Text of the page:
I’m on my way home after being out of town today for a court appearance and deposition. At 5 o’clock, it was almost dark and from now on it will be getting dark even earlier, which I hate. But, it was light earlier in the morning, which I love. I tend to be more of a morning person, so having light again in the morning when we’re up and about is much more cheerful.
You may not think about protecting your own IRA from bankruptcy, which is hopefully not in your future, ever. However, your children, if they inherit your IRA, could lose the entire IRA to their creditors in a bankruptcy proceeding. Careful trust planning can avoid such an outcome. Read the Supreme Court case decision below and then give us a call so we can help make sure this never happens in your family.
Wishing you Health, Happiness and a life filled with Passion!
Supreme Court Decision Makes Inherited IRAs Fair Game in Bankruptcy
A recent U.S. Supreme Court decision has changed the way inherited IRAs are viewed when it comes to bankruptcy, and calls for those who inherit these retirement account assets to find new ways to protect that inheritance.
In Clark v. Rameker, Heidi Heffron-Clark inherited an IRA from her mother. She received distributions from that inherited IRA for several years before filing Chapter 7 bankruptcy. Ms. Heffron-Clark relied on the Bankruptcy Code, which states that IRAs are exempt up to $1.245 million from bankruptcy, to claim that her inherited IRA qualified for the retirement account exemption.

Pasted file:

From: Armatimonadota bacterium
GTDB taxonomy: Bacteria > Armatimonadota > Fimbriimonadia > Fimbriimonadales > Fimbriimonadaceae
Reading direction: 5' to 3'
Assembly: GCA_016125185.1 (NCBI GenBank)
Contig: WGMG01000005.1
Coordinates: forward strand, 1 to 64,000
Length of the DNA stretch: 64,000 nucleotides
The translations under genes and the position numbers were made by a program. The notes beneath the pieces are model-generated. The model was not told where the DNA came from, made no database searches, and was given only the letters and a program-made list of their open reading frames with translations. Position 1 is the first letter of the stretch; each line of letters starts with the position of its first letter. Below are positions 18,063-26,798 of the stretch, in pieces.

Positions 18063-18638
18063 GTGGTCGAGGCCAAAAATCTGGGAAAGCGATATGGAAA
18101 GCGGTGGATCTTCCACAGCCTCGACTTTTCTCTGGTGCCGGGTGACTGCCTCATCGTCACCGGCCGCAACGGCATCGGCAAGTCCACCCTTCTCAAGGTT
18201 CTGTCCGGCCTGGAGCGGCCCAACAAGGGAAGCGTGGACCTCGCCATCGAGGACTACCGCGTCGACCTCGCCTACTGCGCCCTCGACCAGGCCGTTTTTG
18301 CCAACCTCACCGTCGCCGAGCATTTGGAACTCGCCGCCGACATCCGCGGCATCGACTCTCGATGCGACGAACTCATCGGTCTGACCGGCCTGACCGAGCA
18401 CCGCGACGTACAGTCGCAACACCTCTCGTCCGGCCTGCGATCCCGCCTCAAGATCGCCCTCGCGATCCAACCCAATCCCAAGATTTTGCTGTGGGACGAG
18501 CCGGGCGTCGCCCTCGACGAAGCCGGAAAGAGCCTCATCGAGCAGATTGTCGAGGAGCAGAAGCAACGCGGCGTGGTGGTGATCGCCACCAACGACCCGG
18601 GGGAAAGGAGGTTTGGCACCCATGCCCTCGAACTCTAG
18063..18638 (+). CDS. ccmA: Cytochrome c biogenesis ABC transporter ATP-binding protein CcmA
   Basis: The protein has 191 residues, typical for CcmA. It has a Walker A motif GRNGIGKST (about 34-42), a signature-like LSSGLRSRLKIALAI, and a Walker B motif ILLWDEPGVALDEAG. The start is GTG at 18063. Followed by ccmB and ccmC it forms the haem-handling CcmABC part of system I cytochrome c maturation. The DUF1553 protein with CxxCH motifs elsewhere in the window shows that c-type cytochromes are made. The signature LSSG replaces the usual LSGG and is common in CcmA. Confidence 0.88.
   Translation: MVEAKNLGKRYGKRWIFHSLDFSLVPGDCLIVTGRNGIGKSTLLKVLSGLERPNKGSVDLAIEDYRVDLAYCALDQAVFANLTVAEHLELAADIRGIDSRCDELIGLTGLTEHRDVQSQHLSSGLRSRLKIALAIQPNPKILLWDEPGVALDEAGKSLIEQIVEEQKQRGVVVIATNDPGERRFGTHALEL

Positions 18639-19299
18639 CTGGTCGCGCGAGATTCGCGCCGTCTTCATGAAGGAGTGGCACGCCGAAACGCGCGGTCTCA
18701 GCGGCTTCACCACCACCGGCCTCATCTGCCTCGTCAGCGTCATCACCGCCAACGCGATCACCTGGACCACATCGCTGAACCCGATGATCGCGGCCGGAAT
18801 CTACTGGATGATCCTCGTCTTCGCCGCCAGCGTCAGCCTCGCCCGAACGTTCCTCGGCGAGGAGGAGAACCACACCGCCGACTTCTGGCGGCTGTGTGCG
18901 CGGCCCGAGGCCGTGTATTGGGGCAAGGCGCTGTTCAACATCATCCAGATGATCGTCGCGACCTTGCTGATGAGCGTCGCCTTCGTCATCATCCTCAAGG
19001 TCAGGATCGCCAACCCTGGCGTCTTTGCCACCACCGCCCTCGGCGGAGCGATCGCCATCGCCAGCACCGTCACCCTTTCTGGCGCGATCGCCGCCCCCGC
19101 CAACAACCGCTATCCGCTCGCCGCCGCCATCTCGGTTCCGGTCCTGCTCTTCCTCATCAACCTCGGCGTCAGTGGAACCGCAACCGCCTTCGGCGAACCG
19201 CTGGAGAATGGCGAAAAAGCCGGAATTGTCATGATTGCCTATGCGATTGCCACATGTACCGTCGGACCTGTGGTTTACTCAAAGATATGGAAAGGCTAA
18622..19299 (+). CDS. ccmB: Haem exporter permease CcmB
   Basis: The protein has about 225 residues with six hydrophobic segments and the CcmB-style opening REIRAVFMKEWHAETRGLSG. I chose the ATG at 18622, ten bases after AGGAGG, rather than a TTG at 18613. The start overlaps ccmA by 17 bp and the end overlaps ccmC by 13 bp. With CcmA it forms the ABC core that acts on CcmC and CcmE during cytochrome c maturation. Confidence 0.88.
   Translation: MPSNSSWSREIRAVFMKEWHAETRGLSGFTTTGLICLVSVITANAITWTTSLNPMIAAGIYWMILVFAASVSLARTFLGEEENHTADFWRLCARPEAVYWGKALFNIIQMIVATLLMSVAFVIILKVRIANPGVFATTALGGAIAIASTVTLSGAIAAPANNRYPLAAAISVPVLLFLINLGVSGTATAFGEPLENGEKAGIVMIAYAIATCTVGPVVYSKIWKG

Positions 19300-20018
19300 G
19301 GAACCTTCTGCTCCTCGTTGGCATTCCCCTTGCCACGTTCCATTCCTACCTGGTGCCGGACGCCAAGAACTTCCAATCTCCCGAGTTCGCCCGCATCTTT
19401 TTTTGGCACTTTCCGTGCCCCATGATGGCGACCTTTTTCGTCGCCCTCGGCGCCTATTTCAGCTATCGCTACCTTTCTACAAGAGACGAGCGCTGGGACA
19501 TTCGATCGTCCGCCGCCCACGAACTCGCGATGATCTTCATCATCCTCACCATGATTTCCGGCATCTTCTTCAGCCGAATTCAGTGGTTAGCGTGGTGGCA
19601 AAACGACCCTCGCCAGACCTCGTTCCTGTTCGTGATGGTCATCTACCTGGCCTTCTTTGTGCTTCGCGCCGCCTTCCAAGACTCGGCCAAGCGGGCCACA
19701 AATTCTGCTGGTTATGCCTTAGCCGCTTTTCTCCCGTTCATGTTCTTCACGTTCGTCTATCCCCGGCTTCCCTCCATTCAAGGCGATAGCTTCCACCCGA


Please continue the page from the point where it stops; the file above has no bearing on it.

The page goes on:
In a unanimous ruling, the Supreme Court disagreed, distinguishing inherited IRAs from other IRAs established by an individual for his or her own retirement. Because the beneficiary of an inherited IRA cannot make contributions to that IRA, an inherited IRA does not provide any tax incentives, which is an important purpose of other IRAs. Since the beneficiary of an inherited IRA has different rules for taking distributions than other IRA owners, this also establishes inherited IRAs as different from other IRAs. These differences, the Court reasoned, are enough to disqualify an inherited IRA from qualifying for the federal bankruptcy exemption.
Even though some states offer protection for inherited IRAs in bankruptcy, a move to another state that does not offer this protection can endanger inherited IRA assets. IRA owners who wish to provide their heirs with valuable protection should consider naming a trust as beneficiary of IRA assets instead of heirs, who could instead be designated as beneficiaries of that trust.
The Court did not address spousal inherited IRA beneficiaries; however, since a spouse is allowed to roll over an inherited IRA into his or her own account, this may qualify a spousal inherited IRA for the bankruptcy exemption for retirement funds.
We can help you plan for the safe, successful transfer of wealth to the next generation. Call our office today to schedule a time for us to sit down and talk about a Family Wealth Planning Session, where we can identify the best strategies for you and your family to ensure your legacy of love and financial security.